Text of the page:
When a child enters the Wisconsin foster care system, they are most often placed in a licensed county foster home unless placed in the home of a relative. If a child is part of a larger sibling group, they may or may not be placed in the same foster home as their siblings. Placement is dependent on available foster homes that would meet the needs of the child at the time a child enters foster care. Many county homes are not suited to care for more than one child or children with significant trauma. In part because the necessary training and support are not available to foster parents which equip them for the challenges that come with trauma. Quite often a child’s emotional, behavioral, and functional needs are not fully known upon the initial placement. It can sometimes take months for a county foster parent and/or placing foster agency to learn the depth of trauma, the significance of delays, and the full effects of a child’s abuse or neglect. When trauma is recognized, discussion of treatment foster care may begin.
After the needs of a child are determined and if the child is in need of additional care above what a county foster home can offer, the child may be referred to treatment foster agency like Community Care Resources. In the state of Wisconsin, over 20% of children in foster care are placed in treatment foster homes. Treatment foster care offers children with significant trauma a safe environment where healing can begin to take place and foster parents have the tools to properly care for children. Foster parents are highly trained in trauma-informed care and participate in the child’s individualized treatment plan. Characteristics of children in treatment foster care might include the following:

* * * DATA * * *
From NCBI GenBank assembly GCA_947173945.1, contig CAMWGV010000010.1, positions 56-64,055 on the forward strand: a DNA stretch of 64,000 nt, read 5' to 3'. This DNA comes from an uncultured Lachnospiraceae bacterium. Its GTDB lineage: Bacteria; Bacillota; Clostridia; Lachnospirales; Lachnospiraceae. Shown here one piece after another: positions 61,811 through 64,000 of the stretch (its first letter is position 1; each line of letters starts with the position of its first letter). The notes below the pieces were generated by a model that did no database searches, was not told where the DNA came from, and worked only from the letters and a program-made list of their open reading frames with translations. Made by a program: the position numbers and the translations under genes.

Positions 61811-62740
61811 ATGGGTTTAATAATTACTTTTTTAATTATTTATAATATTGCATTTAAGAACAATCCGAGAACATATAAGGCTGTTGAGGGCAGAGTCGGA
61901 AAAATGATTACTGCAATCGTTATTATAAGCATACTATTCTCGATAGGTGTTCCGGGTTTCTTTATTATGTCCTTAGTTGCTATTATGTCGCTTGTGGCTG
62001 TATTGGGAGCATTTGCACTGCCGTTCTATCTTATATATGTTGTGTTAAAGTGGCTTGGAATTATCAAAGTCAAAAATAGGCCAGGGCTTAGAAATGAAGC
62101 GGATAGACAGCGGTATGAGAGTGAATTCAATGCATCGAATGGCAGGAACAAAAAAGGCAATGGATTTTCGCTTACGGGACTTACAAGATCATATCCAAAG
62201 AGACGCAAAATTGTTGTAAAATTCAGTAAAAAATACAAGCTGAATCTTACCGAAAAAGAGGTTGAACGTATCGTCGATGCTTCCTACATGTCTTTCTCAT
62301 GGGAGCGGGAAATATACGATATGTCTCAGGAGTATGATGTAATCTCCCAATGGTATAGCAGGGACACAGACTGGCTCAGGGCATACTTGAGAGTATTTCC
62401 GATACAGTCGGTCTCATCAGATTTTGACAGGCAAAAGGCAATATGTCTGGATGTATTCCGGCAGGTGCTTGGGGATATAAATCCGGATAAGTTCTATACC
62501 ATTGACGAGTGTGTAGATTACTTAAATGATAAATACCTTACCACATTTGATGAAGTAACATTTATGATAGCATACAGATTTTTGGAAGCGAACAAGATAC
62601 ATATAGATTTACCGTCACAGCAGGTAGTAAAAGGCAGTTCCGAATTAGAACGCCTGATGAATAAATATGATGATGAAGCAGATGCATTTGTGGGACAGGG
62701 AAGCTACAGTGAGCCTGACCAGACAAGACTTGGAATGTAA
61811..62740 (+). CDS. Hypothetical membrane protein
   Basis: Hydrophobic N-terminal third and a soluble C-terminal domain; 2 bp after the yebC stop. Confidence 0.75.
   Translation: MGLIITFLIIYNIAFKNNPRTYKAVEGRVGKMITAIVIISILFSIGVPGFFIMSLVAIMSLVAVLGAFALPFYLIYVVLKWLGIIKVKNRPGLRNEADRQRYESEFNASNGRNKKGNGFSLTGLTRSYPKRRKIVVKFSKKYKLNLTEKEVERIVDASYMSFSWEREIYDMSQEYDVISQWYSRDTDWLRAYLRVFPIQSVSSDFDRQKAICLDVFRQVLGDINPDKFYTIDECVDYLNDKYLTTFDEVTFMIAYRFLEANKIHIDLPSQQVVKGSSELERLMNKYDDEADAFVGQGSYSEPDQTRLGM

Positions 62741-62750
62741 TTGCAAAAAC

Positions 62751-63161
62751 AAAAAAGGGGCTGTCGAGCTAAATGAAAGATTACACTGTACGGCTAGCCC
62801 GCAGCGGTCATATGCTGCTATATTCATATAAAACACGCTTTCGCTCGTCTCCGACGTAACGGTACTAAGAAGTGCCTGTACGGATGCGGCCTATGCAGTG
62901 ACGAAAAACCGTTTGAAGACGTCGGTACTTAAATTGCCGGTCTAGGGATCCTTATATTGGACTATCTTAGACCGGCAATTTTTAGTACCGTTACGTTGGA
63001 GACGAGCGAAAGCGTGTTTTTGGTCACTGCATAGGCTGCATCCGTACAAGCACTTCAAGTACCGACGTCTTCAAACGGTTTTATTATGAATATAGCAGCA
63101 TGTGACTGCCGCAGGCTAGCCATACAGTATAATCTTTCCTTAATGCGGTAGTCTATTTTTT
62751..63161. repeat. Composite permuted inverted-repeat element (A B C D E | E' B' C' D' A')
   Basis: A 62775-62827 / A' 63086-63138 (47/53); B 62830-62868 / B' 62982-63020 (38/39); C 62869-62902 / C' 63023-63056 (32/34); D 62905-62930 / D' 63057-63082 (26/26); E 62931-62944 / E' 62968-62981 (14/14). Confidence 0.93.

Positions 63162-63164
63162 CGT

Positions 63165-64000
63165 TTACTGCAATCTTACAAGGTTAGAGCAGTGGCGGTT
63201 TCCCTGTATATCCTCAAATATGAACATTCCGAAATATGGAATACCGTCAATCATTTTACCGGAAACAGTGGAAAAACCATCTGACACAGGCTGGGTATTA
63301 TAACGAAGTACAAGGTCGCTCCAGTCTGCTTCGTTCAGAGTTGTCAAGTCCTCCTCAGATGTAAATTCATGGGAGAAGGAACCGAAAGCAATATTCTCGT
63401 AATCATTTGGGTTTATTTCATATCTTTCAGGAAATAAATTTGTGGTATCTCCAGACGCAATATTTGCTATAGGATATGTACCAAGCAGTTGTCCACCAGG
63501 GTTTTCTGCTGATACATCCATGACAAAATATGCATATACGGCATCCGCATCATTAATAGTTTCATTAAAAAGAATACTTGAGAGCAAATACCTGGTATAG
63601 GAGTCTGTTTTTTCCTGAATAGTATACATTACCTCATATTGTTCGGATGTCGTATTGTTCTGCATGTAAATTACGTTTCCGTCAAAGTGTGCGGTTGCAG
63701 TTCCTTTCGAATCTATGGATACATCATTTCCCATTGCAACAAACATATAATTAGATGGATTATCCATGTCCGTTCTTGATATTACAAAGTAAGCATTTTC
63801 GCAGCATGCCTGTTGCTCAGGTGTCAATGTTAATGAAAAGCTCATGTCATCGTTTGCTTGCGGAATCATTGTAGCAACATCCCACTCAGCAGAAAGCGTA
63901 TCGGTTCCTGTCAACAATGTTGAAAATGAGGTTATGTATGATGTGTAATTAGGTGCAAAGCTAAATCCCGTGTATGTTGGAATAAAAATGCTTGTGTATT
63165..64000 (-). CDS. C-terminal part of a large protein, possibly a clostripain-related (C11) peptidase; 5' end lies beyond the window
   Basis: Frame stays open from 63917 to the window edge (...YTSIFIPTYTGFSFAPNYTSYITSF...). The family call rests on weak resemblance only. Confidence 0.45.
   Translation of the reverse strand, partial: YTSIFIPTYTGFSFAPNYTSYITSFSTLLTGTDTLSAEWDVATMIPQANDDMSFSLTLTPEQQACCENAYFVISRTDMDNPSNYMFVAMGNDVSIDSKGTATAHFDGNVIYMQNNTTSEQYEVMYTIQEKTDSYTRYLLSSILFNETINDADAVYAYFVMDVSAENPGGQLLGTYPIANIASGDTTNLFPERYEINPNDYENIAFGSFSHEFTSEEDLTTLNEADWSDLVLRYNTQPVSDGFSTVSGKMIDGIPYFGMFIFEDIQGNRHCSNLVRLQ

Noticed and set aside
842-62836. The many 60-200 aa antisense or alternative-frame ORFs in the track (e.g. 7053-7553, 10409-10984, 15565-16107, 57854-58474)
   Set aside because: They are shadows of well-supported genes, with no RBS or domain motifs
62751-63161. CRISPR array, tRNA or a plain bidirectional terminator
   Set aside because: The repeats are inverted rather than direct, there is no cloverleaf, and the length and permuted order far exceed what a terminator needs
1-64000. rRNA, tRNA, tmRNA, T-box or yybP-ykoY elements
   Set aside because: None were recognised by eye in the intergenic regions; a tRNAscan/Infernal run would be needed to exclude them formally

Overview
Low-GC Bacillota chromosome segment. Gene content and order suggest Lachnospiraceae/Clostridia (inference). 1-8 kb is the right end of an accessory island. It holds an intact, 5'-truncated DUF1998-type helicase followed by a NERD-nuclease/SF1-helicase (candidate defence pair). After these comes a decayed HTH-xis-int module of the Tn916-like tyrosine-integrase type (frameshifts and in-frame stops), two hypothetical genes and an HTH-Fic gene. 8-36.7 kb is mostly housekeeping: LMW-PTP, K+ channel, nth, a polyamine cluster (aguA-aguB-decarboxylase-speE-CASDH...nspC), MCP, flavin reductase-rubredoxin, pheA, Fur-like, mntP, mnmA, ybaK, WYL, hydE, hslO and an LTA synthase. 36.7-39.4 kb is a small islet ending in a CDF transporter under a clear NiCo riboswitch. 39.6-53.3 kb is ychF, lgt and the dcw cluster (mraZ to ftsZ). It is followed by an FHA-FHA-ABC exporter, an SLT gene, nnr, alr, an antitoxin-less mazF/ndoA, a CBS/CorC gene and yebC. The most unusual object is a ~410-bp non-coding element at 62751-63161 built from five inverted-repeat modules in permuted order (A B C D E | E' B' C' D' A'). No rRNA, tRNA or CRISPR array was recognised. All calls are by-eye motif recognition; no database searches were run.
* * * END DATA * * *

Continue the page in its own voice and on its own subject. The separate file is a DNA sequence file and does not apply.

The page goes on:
Trauma Informed Care – If you want to become a foster parent for children with significant trauma, there are specific foster care qualifications that must be met. In addition to the 6-hour online training required by Wisconsin, there are 30 hours of classroom training required. The majority of Wisconsin foster agencies require this training within the first two years of getting a foster license. CCR requires this training to be complete PRIOR to issuing a foster care license. The focus of our 30-hour foundation training is trauma-informed care. Providing new foster parents with the tools to care for children with significant trauma is imperative to a successful placement. Some of the training topics covered are:
Visit our foster parent training calendar for upcoming training opportunities.
Professional Support – The world of social work and child protective services is filled with high employee turnover. The opposite is true at Community Care Resources. Our Clinical Case Managers average an impressive 15 years of employment. Compare this to a national average of just over 2 years and the revolving doors in most foster care agencies and you will understand our dedication to foster parents, children, and families.